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Now, here we have a rampant, virulent, conservative Town Councillor, and a clergyman of the Established Church, talking the most absurd fanaticism, and the most sublimated nonsense. They say nothing at all about the Reformatory Principle; they say nothing about the necessity for Reformatories; but they object that Protestants should be taxed to reform Catholic juvenile criminals. They forget, however, that Protestants would be taxed to support these Catholic juveniles in the poor-honse first, then in the gaol, then through the gaol, by the gaol, and from the gaol, in its associations, up to, or down to, the convict prison. In all these epochs of life and phases of crime they must be supported as Catholics, taught as Catholics, trained as Catholics, so that, viewed in any light Mr. Martin and his Reverend friend may please, the Reformatory Schools' Bill of Sergeant Deasy and of Mr. Bagwell does not make Protestants pay more towards Popery, but rather less than they pay now, and have paid for years.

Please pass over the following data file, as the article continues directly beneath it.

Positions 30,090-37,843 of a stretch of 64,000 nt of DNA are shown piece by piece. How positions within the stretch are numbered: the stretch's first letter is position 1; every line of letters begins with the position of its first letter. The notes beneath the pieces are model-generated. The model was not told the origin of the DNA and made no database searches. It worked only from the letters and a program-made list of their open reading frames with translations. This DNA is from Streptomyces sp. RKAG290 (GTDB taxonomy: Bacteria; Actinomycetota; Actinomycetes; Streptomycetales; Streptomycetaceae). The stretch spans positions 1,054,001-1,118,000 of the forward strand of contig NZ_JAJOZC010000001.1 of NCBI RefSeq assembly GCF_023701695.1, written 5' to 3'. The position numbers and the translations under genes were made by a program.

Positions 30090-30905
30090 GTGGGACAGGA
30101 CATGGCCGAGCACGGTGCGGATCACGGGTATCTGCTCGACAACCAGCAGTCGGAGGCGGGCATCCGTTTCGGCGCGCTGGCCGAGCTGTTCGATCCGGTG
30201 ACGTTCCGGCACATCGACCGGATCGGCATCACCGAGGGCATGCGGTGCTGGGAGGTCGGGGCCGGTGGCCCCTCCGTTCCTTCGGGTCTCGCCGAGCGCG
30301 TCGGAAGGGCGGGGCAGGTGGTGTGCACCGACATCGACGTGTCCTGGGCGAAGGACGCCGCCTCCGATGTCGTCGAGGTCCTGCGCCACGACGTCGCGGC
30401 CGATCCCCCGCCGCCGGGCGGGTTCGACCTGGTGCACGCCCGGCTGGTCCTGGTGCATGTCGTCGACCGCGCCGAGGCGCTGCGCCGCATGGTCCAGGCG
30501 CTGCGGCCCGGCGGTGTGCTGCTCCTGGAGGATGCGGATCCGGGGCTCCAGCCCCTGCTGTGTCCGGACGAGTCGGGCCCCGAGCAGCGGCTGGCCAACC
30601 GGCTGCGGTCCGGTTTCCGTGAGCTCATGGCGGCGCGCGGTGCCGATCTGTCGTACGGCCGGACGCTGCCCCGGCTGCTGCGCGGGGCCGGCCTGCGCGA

We do not consider this paper as either an essay or a disquisition; our only object in its whole course was to supply matter for thought to those who feel an interest—and who does not ?-in THE ADULT AND YOUNG OF THE POOR-HOUSE.



1. First and Second Reports of the Royal Commissioners of the

Patriotic Fund. Presented by command of Her Majesty. 2. Two letters to Lord St. Leonards on the Management of the

Patriotic Fund and on the Second Report of the Royal
Commissioners. By the Most Rev. Dr. Cullen. Dublin :
James Duffy, Wellington-quay, Publisher to his Grace